Between endless marketing, non-stop social media notifications, work messages and hellos from friends and family, we get a lot of emails. Trying to sift through and organize all those daily emails can drive you up the wall, which is why Merlin Mann originally developed the concept of “Inbox Zero”—the elusive satisfaction of digital organization at its finest.
The goal of Inbox Zero is the keep your email inbox empty, or very close to empty, at all times. While this is nice to look at, it may not be the best for your happiness and productivity. It means you need to continually respond to many emails, lest they get lost in the ‘read’ pile, and that takes tremendous time, energy and patience.
In reality, no one wants to spend multiple hours a day responding to and sifting through emails. It’s stressful, exhausting, and incredibly time-consuming.
Besides being a time suck, the main issue with responding to emails quickly is that you gain a reputation of being ultra-responsive. Over time, the people that correspond with you will grow to expect that. That means more and more urgent emails will build up in your inbox, all crying out for your immediate attention! Do you really want to be that person who is always on call, no matter what you’re doing?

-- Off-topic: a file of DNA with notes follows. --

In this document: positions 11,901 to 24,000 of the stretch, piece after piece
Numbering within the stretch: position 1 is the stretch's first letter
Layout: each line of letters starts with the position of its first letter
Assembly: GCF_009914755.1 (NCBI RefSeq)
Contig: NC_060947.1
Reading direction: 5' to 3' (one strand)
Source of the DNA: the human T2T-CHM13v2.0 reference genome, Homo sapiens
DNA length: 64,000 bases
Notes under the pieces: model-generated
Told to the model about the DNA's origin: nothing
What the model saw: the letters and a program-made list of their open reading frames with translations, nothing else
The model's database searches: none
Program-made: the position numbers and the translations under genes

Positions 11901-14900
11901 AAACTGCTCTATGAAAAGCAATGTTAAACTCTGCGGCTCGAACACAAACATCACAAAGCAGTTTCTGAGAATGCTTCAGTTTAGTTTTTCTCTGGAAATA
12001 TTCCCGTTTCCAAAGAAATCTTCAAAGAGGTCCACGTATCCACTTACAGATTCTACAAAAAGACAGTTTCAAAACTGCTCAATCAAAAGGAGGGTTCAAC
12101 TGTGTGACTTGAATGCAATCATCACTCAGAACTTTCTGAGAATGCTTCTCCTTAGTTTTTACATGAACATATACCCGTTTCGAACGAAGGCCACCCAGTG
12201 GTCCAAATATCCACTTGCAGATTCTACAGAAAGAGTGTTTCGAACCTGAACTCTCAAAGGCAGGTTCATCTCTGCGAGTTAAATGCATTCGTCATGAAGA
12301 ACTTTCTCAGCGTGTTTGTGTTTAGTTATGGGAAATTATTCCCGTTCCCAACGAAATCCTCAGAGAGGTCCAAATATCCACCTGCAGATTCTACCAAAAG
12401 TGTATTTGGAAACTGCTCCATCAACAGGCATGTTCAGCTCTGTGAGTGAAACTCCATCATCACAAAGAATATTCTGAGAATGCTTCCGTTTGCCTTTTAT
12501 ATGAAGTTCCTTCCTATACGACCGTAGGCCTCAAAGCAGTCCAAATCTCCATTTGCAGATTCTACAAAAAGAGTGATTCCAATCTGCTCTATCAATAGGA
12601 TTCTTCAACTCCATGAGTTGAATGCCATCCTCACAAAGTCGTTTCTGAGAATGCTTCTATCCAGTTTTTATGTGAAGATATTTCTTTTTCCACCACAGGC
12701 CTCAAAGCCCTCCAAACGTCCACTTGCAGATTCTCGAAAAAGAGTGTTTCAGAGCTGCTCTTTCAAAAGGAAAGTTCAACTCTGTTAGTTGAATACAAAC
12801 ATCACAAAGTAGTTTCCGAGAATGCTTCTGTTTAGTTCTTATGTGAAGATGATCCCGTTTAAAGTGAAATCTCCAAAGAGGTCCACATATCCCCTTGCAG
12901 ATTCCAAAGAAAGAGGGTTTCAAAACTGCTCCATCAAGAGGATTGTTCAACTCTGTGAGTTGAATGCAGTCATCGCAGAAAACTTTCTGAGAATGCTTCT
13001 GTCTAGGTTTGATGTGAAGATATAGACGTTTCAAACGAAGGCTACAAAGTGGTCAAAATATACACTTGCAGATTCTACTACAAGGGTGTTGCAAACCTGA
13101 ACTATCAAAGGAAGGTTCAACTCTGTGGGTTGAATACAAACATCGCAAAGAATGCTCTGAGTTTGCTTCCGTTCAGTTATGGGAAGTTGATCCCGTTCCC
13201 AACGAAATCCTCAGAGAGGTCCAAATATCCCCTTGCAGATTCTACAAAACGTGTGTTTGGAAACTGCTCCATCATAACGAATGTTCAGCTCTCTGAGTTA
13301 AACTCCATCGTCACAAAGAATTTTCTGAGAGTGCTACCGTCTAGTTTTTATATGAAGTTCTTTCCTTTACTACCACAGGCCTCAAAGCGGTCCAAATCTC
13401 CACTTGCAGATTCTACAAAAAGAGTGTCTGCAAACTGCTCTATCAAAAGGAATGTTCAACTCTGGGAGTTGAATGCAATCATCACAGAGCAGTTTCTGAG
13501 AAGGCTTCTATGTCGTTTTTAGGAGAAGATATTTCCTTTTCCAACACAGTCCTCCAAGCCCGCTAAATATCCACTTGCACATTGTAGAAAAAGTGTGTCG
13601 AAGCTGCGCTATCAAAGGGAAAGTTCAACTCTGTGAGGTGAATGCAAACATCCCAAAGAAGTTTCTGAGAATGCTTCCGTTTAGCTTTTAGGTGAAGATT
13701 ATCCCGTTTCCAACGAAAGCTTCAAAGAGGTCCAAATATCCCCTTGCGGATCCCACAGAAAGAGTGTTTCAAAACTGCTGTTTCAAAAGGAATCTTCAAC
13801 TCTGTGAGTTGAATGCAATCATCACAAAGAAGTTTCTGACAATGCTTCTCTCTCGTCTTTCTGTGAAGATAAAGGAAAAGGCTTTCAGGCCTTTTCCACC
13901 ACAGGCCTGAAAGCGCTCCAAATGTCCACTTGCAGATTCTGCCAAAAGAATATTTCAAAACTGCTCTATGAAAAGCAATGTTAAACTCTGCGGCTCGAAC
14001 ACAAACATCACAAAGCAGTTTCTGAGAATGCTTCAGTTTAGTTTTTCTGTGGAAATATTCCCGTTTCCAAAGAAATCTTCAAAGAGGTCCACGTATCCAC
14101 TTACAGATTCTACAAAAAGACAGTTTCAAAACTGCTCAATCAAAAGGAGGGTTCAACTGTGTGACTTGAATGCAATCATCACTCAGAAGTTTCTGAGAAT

That’s why keeping your inbox disorganized and not rushing to answer every query as soon as it comes in may be a better way of living, if you’re looking to be more productive, more creative, and happier.
By not rushing to answer emails and letting your inbox exist in its natural cluttered state, you are better able to stay in the moment, accomplish good work and enjoy your life. To help you achieve inbox chaos, here are three rules to follow to maintain a beneficially aloof email presence (without losing your job).
By: Jordyn Cormier
First appeared on care2.com
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